The year is 1630. The family is doing well despite exile from their village. The family's five children are all healthy, the small farm is prospering, and the weather is holding up. Then autumn comes. One gloomy afternoon, the eldest daughter, Thomasin, is baby-sitting her infant brother, Sam. She takes her eyes off him for a split second and finds him gone. Was he taken by wolves, or by the witch of the woods?
The Witch is a shocking movie, and not in the tired, cliche fashion that so many recent horror movies have adopted. It's horrifyingly violent, but the violence comes in short, painful bursts. Not much can be said about these specific scenes without giving the plot away, but believe me when I say that you'll be sick to your stomach within the first 30 minutes or so. The Witch's brand of horror is a wild ride. It’s gut wrenching and impossible to get out of your head, but it lulls you into complacency between bloodbaths and rituals.
At the same time, it's as much of a slice-of-life family drama as it is a horror movie. The mother and father wrestle between their near-fanatical faith, their love for their children, and their urge to blame their daughter for their baby's disappearance. The older children deal with boredom, isolation, and their desperate need for the company of people who don't share their family name or bloodline. Really, the only members of the family who seem content with their situation are the youngest. Jonah and Mercy are cheerfully bratty twins, roughly 6 years old, whose only friends are each other and the family's black goat. In a nutshell, no one in this little family unit is very well adjusted. This is exactly the kind of environment that allows for the paranoia, distrust, and fear that permeates every scene after the baby goes missing. The atmosphere becomes even grayer, the music more sinister, and the dialogue more fast-paced and desperate.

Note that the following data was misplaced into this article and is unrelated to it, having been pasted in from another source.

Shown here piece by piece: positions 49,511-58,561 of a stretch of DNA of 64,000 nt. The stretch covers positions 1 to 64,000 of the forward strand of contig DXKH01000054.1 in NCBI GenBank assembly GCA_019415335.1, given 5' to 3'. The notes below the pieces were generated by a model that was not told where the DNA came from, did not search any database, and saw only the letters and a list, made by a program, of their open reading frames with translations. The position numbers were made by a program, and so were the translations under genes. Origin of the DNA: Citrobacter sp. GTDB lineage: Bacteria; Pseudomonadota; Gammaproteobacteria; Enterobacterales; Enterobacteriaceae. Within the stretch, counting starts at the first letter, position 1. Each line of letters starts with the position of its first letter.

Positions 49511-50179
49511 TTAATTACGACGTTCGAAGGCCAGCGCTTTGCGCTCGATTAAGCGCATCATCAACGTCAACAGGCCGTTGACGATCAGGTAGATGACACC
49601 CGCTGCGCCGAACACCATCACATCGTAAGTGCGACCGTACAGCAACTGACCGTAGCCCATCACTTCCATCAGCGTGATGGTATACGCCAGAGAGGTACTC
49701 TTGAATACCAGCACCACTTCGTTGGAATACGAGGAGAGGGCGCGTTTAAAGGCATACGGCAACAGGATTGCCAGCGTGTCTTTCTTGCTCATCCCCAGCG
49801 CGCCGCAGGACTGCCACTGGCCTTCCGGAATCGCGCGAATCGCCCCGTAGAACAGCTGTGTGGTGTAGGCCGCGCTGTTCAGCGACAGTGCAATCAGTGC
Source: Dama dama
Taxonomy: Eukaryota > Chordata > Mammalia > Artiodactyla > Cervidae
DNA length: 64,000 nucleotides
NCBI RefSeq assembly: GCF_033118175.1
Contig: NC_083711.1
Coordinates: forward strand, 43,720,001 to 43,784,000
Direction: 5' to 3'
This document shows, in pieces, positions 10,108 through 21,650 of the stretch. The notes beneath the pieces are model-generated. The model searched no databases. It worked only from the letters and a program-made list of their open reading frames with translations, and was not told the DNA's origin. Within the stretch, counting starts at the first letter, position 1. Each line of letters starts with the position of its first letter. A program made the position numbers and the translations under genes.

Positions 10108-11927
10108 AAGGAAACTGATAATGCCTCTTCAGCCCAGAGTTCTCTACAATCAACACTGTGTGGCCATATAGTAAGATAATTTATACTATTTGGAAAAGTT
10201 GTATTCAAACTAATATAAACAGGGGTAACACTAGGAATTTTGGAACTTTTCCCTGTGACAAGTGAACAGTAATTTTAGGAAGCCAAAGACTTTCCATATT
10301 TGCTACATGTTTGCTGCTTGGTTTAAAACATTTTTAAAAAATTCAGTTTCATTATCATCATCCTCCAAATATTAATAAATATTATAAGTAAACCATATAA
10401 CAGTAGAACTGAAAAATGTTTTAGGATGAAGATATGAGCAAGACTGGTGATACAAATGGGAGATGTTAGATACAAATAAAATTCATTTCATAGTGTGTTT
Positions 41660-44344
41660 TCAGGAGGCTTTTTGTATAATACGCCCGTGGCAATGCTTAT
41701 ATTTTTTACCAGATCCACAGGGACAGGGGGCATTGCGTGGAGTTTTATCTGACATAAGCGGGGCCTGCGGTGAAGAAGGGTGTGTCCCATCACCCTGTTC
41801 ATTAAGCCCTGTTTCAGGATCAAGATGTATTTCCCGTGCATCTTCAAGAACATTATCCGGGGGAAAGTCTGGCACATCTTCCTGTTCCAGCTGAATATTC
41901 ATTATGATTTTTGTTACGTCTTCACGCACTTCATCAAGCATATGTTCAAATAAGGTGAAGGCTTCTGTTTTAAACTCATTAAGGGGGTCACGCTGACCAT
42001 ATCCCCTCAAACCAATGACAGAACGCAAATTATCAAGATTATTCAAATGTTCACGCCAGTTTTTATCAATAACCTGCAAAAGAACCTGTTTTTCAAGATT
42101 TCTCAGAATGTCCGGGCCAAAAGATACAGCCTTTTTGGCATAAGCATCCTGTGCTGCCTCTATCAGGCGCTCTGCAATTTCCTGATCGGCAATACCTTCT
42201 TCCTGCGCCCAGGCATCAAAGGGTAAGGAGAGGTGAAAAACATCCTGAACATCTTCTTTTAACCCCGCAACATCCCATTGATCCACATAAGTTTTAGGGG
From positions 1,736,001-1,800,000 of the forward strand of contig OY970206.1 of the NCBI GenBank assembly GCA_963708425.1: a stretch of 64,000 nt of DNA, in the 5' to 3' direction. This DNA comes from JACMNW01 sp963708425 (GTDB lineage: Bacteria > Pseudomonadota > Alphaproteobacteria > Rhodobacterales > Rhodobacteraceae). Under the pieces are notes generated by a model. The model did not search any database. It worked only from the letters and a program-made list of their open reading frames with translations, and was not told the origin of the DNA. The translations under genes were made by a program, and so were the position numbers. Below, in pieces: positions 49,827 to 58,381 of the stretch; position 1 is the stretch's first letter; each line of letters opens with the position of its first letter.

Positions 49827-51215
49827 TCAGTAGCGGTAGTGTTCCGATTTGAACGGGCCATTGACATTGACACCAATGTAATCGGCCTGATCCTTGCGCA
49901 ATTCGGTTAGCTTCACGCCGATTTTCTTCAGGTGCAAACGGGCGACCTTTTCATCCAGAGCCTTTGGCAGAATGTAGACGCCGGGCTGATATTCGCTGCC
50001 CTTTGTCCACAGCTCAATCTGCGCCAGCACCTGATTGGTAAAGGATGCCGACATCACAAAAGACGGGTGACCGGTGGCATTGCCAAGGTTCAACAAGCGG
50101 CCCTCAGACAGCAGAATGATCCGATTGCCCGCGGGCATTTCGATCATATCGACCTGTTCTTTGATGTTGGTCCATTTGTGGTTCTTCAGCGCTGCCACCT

On the subject of the dialogue, every line of the movie was written to be as historically accurate as possible. Allegedly adapted from the journals of seventeenth-century New Englanders, the accents, topics of conversation and word choice make the audience feel as though they've literally been transported back in time to Massachusetts 1630. As someone who's seen far too many movies in this setting that used modern English peppered with a few "thee's" and "thou's," I was impressed. My only complaint is that the family, especially the father, is incredibly difficult to understand at times. I think adding subtitles may have solved this problem, but hopefully that will be an option by the time the DVD release comes around.
If you're a fan of slow-burn horror, I can't recommend The Witch enough. It's the kind of movie that takes awhile to sink in, but when it does, you can't get it out of your head. I know the year is young and it's early to make this call, but I'd argue that it's one of the best horror movies of 2016. If not, then it's definitely one of the best I've seen in years.